NO. Yet, there are considerations with this. I have two smaller lots that are State approved for leaving a dog unattended for about 20-30 minutes. This means that the area has a 5 foot fence and is doubled fenced. Prior to making that choice, I would have to know the dog’s habits very well. Dogs can be left alone for an extremely brief period in all the other play lots (I can go get a glass of water or to the bathroom, for example, if I needed to). On a typical day, they are NEVER alone.


The only people allowed in with the dogs are those who have been hired and trained to that capacity.  If a customer requests to observe the behind the scenes happenings, they follow the rules of “no eye contact, no touch, no voice” initially, until everyone is adjusted well. NO ONE is allowed to come into the area where the boarded dogs are playing, or housed, without my permission. I know that I could come off as a “hard nose” with this boundary but please know that I am accountable and responsible first to other people’s pets–their well-being and safety.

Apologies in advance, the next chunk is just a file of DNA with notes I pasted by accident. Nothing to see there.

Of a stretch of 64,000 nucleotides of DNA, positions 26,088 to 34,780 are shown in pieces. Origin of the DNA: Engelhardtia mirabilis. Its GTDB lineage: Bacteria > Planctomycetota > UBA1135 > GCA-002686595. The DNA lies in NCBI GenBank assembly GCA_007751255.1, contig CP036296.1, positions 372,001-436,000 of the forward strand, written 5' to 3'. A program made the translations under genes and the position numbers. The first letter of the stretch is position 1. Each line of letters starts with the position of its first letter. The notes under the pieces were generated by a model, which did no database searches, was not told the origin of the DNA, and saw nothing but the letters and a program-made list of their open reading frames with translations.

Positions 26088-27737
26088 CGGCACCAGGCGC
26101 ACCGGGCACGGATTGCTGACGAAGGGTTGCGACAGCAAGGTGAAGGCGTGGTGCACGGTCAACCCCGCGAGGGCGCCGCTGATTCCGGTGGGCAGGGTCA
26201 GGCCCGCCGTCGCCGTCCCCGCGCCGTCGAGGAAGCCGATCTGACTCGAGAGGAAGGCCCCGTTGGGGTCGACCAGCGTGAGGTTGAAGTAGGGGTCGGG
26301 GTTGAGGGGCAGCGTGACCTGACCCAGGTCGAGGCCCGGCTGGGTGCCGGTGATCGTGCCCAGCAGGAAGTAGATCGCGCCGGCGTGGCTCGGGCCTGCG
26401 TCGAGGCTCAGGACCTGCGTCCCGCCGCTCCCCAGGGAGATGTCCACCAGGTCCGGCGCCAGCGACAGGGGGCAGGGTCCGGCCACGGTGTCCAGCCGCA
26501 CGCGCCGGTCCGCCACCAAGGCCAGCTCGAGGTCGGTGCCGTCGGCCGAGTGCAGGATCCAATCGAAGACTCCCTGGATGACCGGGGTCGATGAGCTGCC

Children are not always safe in this setting and will be asked to stand on the other side of the fence, at least 2 feet away.


If I ever happened to have just one dog boarding here, I will either put one of my core dogs in to keep them company, or bump them up to the Deluxe Quarters boarding…my house. We have never had just one dog here. We usually have at least 10 on the very slowest of days. No dog is ever left alone or isolated, unless there is a health issue that puts the pack at risk, and they must be quarantined. Very rare. I also use radio music at all times in their room, as dogs don’t like deafening silence.